Fig 1. Distribution of climate change research tweeted papers in scientific journals.

Depicted in the above histogram are the ten journals that published the most tweeted papers in our dataset, and below are the ten journals that published the most papers tweeted by more than 100 users.

Textual analysis of Twitter profile descriptions

To understand how climate change research permeate outside of academia, we focused on the textual analysis of these descriptions. Specifically, we looked at specific expressions that indicate how users present themselves on Twitter [28]. As such, our analysis does not aim to provide an exact mapping of the scientists or journalists on Twitter [57, 64]. Rather, we understand expressions in Twitter descriptions as a proxy to investigate the potential reach of scholarly documents outside of academia. We looked at Twitter descriptions using a dictionary of expressions for eight relevant categories of identity markers built on previous research [5, 16, 28, 51] (Table 1). We built a first version of the codebook by manually coding a sample of a thousand descriptions, and we then improved it through several iterations of the analysis, running the code, comparing with our manual coding, and then modifying the codebook accordingly. We removed all accounts with no descriptions (NULL), lowered all cases, and removed numbers, URLS, emojis, stopwords and punctuation signs except for the hash (#) and at signs (@) from all remaining descriptions. Our inputted data frame featured one user per paper per row, and we removed duplicates as we filtered down our analysis. We assigned expressions to categories using the tidyverse packages and then matching them with corresponding words in the descriptions [62]. Our method may assign more than one category to a description, and thus considers the possibility for someone to provide multiple identity markers. We completed our analysis by looking at the table of descriptions sorted in different categories to assess the potential representations of users mobilizing specific words. We organized our specific observations by looking at the coverage of these categories in 10 highly tweeted papers. Thus, we describe how well these categories may be investigated in studies about the communication of research on Twitter, specifically climate change research. We provided a category to 70% of Twitter bios for this study. Unidentified descriptions include those not written in English or French–language for which we were sufficiently fluent–and those not specific enough to be matched to one of our categories.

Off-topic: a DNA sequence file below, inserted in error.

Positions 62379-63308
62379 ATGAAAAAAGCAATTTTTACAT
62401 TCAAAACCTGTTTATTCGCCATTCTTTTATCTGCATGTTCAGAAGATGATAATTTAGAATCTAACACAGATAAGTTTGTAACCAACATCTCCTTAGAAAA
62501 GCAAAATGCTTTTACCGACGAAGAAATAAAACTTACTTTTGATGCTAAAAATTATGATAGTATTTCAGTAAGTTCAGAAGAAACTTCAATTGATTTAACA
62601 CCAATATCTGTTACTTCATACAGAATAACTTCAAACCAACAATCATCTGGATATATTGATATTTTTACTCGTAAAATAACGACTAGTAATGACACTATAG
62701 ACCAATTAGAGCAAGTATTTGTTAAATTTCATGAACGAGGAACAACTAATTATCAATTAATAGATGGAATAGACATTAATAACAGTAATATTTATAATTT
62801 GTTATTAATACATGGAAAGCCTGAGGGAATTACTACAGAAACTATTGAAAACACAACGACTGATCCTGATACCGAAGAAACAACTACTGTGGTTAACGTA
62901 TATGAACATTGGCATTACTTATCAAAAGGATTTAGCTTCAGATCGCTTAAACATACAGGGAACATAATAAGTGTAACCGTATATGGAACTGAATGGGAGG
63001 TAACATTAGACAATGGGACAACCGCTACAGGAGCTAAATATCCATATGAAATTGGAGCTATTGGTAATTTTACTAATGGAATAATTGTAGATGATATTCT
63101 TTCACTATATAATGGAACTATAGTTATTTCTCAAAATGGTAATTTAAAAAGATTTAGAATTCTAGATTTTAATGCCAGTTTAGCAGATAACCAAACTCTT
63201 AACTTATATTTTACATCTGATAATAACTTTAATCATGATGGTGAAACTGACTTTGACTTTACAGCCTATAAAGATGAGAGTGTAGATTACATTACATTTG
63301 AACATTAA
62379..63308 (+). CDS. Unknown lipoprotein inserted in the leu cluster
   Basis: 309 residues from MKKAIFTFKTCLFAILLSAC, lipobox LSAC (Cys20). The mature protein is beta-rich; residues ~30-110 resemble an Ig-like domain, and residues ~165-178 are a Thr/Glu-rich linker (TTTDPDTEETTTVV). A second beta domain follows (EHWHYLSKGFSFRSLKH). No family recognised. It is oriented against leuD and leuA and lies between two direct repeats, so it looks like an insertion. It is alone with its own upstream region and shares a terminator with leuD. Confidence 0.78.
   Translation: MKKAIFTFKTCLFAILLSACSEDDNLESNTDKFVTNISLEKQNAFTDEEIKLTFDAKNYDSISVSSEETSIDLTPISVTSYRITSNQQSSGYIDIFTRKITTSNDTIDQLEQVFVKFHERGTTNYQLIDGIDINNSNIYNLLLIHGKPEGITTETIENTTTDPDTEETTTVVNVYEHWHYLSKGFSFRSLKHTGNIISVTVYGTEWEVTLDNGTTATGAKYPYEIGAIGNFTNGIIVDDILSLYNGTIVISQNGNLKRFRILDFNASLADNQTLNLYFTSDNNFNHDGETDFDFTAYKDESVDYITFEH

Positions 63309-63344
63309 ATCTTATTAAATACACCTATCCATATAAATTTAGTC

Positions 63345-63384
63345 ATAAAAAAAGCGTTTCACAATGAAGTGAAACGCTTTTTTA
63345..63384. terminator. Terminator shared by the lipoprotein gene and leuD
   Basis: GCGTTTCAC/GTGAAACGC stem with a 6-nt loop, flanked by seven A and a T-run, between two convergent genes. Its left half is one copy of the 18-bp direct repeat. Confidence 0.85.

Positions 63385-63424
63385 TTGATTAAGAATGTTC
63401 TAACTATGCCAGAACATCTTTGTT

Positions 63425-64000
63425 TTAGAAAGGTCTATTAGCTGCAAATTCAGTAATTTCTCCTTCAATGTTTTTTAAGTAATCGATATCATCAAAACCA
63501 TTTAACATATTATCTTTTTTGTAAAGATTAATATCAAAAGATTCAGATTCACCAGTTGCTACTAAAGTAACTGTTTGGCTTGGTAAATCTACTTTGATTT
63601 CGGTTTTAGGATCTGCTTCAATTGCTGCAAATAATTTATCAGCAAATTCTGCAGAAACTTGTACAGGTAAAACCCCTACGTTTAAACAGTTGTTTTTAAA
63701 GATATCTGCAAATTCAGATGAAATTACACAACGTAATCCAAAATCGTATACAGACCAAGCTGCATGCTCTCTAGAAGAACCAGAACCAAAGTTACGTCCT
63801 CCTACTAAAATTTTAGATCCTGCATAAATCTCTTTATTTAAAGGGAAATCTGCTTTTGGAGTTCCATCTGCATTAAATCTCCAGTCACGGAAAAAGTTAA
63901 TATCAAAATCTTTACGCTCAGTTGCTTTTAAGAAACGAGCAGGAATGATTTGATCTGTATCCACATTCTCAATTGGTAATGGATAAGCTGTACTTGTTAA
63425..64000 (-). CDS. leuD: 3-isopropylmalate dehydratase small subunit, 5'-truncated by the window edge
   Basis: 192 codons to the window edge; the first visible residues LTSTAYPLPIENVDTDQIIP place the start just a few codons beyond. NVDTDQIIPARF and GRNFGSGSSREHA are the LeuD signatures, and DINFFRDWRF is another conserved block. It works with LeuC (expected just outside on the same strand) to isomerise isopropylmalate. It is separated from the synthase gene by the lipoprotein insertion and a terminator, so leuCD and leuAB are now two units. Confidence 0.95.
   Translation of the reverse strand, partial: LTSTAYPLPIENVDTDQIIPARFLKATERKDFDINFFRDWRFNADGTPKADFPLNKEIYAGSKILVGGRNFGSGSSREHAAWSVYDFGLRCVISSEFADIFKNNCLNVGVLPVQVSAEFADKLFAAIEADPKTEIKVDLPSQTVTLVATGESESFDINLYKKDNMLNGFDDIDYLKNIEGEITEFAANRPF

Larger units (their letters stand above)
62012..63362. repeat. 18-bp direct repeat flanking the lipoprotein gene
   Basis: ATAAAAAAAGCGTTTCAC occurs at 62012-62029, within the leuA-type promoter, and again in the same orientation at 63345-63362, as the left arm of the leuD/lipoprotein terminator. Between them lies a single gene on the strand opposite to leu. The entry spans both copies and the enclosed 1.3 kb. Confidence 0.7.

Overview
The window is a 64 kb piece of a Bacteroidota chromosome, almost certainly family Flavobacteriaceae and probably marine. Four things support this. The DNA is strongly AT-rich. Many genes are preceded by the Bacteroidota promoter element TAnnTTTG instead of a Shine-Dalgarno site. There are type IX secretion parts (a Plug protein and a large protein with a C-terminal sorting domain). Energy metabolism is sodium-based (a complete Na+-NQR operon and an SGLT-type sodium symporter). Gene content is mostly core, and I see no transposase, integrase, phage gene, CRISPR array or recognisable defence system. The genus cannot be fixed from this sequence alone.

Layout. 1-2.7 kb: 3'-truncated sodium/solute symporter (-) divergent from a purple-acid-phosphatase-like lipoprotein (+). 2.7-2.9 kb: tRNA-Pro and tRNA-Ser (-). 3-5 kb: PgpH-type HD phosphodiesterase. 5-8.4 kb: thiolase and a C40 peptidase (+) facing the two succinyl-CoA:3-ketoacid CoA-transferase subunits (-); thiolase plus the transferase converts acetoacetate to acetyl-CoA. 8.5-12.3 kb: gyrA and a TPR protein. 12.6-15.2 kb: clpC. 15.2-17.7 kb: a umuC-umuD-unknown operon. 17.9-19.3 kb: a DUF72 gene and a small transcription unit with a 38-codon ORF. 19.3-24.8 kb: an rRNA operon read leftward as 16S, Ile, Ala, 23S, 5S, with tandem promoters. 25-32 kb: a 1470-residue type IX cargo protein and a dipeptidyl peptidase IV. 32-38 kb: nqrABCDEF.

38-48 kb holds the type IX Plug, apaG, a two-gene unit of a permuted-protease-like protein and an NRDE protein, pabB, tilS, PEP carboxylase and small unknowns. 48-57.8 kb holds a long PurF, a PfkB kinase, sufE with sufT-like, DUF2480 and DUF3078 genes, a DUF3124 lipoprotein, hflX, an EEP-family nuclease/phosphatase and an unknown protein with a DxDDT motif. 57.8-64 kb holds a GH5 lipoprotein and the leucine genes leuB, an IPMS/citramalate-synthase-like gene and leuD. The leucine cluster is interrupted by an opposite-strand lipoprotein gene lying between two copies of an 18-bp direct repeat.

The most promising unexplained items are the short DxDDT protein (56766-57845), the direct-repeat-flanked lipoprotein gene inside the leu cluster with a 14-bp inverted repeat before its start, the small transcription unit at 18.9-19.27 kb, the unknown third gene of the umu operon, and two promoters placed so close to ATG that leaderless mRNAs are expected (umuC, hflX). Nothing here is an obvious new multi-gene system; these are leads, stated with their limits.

Table 1. Categories and matching expressions used for textual analysis of Twitter descriptions.


General results

Our final dataset included 19 783 unique Twitter accounts. We assigned at least one category to 69.9% of the accounts (n = 13 821) by using our code to detect expressions in Twitter bios, and 36.2% (n = 7 155) matched to only one category, and 33.7% (n = 6 666) to multiple categories (Table 2). Academia is the largest category across all papers at 5 545 users, representing 28% of our dataset. Personal assignations represent a quarter of the dataset. Publishers and bots are the less visible categories, both under 2%. However, accounts posting automated content do not usually identify as such. Therefore, a low representation of automated accounts is mostly an artefact of the method used in our study, as it is probably much higher (24). The number of unique users was slightly higher in 2015 (n = 11 745) than 2016 (n = 10 467). We also notice a higher uptake by Personal, Professional, Political and Communication public in 2015, potentially indicating higher engagement outside of academia. Academia, Organizations, Publishers and Robots are proportionally more represented in 2016. Academia and Organizations engaged with the most papers in our dataset, whereas Political, Publishers and Bots assigned users engaged with the least. Bots and Academia have the lowest median in number of followers, Communication and Publishers the highest. This may indicate that communicators and publishers tend to fulfill a role of sharing research with a larger network of persons than other group of users. These trends are similar for 2015 and 2016, although number of followers of users tweeting the papers of our dataset were higher in 2015.

Looking at overlaps between categories, Academia/Personal and Academia/Organizations are the most present in users’ descriptions (Table 3). The large number of overlaps across all categories indicate that the assignations of based on unique identity markers significantly reduces the complex ways in which users present themselves to others on Twitter. As such, the complexity of identifying who share research papers on Twitter may be best documented by looking at multiple categories and in the context of individual papers.

Table 3. Number of Twitter bios with unique of multiple categories.

Publics in highly tweeted papers

We looked at the five most tweeted papers per year to categorize who are users sharing popular scholarly documents about climate change research on Twitter (Table 4). Most papers have between 65 and 75% of the users sharing them assigned to at least one category, except the article Oxygen isotope in archaeological bioapatites from India: Implications to climate change and decline of Bronze Age Harappan civilization at 46.6%. The representation of users assigned to Academia is lower than the mean of 28% of our dataset for nine out of the ten. Overall, variations between how categories are represented between articles highlight the different contexts in which individual papers are shared, thus providing a basis to assess how and why they get attention.